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MPs could be tried for criminal contempt for Kinder Morgan protest

Last Updated Apr 16, 2018 at 12:55 pm PDT

NDP MP Kennedy Stewart and Green Party Leader Elizabeth May attend a rally in Burnaby against the Kinder Morgan Pipeline expansion project on March 23, 2018. (Lasia Kretzel, NEWS 1130 Photo)

VANCOUVER (NEWS 1130) – The BC Prosecution Service is taking over conduct of the case against anti-pipeline protesters on Burnaby Mountain.

The Crown will explore whether contempt-of-court criminal charges are warranted for breaching a court order to stay away from Kinder Morgan facilities, rather than pursuing it as a civil matter.

This decision likely affects MPs Elizabeth May and Kennedy Stewart who were arrested late last month for blocking a gate at a work site.

NEWS 1130 asked Stewart if he’s concerned about the possibility of criminal charges. “I have discussed this with my family and I am prepared for whatever happens. But I think, as a member of Parliament, I have to stand up for my community and this is… the last thing I can do to stand up for my community.”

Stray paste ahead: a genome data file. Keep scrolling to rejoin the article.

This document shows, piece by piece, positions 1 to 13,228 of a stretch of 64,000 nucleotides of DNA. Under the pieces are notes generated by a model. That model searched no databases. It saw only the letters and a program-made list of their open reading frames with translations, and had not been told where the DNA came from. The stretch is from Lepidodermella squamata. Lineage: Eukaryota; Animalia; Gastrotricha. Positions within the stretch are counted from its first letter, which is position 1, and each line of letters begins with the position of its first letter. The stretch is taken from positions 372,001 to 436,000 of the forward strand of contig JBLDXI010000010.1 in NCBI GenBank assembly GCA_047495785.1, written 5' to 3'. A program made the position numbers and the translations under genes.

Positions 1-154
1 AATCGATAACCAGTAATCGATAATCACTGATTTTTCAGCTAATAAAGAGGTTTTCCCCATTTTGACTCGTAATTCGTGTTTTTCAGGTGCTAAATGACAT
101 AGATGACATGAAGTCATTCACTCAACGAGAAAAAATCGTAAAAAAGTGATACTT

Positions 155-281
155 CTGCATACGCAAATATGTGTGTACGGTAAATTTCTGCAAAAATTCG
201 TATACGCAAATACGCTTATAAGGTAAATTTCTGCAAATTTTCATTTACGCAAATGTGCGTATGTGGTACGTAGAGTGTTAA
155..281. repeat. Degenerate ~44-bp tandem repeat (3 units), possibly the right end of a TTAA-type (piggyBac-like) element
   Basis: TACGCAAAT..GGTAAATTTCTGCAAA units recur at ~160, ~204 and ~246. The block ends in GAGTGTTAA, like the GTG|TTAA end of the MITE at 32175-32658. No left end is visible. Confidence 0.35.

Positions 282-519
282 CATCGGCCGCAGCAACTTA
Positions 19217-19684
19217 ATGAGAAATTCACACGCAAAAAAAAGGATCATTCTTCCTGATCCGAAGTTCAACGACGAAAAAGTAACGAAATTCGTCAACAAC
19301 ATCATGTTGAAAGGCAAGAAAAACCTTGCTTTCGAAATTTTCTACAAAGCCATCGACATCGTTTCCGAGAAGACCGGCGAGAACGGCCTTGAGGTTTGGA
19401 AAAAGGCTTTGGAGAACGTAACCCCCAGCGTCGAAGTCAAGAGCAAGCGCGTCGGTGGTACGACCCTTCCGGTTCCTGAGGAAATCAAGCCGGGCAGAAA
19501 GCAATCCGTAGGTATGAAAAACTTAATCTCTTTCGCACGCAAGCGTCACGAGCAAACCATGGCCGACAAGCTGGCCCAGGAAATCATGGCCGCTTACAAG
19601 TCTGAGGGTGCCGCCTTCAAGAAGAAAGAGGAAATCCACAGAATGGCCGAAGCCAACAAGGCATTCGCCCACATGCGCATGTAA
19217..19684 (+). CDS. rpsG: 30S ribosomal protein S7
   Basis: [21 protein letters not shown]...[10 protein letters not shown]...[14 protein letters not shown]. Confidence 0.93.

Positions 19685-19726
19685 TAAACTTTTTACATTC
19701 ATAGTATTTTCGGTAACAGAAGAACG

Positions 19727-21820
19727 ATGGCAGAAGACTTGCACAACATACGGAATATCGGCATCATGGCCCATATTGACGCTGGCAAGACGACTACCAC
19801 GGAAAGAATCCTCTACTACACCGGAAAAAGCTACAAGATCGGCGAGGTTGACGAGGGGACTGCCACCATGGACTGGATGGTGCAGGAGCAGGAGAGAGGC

Special prosecutors will handle May and Stewart’s cases.

Lawyer Greg DelBigio has been appointed to deal with May’s case. Michael Klein will handle Stewart’s case.

“The appointments were necessary to avoid any significant potential for real or perceived improper influence in the administration of criminal justice,” reads a statement from the BC Prosecution Service.

On March 23, May and Stewart stood just inches from the Kinder Morgan gates, in defiance of the injunction which says demonstrators must stay at least five metres back from Kinder Morgan facilities.

They were led away by a group of Mounties.

Before the arrest, they held a sign, criticizing Prime Minister Justin Trudeau of his approval of the pipeline expansion.

“When your government doesn’t listen and your government breaks its word, sometimes you’re forced to stand in non-violent, civil disobedience, as a respectable, legitimate form of protest,” said May at the time.